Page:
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    Tuesday, March 27, 2007

    Locked in a timewarp

    "Freedom Day" in Belarus came and went with barely a whimper. Somewhere between 10,000 and 15,000 people took to the streets of Minsk to mark the anniversary of the creation of the first independent Belarussian state today, but when the officially sanctioned rally was over, only a few hundred hardy souls stayed on to face what they knew was inevitable: riot police and water cannons. A hundred people were arrested by President Alexander Lukashenko's thugs.

    It's easy to understand. Lukashenko, the "last dictator in Europe," has made protest almost impossible for those who have jobs to keep and families to feed. In a country where the state provides almost all employment and tolerates no dissent, the equation is simple: you express your displeasure at living in a country that's locked in 1984, you lose your job. If you're a student, you get kicked out of your program.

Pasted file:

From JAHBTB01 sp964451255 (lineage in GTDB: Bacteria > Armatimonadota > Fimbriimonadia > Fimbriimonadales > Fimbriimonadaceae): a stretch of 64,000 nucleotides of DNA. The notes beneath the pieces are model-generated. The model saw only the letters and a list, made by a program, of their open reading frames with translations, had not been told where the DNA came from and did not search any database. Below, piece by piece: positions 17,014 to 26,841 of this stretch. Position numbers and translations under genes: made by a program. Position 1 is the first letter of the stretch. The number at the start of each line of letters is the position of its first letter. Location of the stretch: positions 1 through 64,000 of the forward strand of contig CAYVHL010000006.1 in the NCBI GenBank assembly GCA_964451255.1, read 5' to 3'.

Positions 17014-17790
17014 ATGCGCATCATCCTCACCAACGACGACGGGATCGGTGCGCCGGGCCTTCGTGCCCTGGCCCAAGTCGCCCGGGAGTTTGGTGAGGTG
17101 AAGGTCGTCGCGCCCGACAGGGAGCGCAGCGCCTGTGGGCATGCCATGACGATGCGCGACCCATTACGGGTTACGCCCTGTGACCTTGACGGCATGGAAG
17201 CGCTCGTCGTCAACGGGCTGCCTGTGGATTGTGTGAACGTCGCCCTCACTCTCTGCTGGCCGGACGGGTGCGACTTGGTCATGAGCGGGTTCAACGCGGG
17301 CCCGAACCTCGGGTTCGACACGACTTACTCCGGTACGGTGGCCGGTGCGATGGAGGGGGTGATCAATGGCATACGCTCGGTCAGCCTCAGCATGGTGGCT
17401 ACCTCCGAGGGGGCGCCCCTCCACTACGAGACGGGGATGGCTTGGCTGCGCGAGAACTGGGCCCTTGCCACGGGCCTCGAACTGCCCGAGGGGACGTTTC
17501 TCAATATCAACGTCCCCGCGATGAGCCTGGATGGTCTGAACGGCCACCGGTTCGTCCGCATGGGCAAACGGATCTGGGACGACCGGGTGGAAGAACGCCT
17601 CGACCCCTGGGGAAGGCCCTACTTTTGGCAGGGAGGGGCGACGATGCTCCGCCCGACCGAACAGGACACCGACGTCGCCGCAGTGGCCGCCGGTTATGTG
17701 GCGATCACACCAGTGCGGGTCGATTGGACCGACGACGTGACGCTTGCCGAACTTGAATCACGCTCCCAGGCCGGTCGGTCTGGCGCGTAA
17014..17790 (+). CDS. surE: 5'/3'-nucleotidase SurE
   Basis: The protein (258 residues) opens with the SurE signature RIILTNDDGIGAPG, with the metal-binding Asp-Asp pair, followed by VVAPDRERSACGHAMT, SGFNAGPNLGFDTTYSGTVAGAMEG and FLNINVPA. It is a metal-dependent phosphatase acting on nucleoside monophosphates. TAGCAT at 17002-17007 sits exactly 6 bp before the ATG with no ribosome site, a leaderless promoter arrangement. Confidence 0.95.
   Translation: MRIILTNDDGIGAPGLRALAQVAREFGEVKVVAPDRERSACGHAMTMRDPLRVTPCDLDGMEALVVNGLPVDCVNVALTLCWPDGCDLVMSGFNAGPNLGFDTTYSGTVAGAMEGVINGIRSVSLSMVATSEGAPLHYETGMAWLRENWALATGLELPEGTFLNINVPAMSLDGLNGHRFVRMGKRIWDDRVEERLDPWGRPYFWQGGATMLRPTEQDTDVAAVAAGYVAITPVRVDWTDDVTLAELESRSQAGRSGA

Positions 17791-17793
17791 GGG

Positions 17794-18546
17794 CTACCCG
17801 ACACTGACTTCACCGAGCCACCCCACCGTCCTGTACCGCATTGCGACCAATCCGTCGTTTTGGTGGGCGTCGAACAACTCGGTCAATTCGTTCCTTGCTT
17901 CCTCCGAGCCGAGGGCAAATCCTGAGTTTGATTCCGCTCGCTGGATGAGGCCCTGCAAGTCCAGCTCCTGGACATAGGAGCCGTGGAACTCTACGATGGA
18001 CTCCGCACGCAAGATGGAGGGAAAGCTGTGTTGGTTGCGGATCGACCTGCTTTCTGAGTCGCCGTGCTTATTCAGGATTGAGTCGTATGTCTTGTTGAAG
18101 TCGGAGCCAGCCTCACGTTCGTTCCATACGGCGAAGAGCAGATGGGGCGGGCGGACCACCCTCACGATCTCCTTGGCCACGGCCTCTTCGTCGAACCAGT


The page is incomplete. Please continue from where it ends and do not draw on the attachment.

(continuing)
Still, it's hard to believe how much hope has evaporated since early 2005. Back then, in the heady days after the Orange Revolution in Ukraine, it seemed impossible that Lukashenko could maintain his hermit kingdom next door. And yet, two years on, it seems nothing has changed.

    For more on what happened today in Belarus, and the names of those detained, check out the website of the Charter 97 human-rights group.

    To read some of the reports I did from Minsk for The Globe and Mail, check the Belarus section of my website,

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